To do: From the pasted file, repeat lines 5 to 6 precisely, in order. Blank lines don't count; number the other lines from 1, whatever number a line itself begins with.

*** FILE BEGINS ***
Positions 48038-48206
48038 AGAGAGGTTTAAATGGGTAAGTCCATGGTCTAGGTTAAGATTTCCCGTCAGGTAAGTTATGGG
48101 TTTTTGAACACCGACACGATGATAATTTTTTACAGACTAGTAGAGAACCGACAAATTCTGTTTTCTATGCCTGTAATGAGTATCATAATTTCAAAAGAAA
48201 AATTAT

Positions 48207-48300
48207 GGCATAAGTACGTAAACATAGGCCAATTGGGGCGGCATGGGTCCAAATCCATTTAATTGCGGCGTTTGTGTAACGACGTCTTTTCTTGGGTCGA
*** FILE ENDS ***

Positions 48207-48300
48207 GGCATAAGTACGTAAACATAGGCCAATTGGGGCGGCATGGGTCCAAATCCATTTAATTGCGGCGTTTGTGTAACGACGTCTTTTCTTGGGTCGA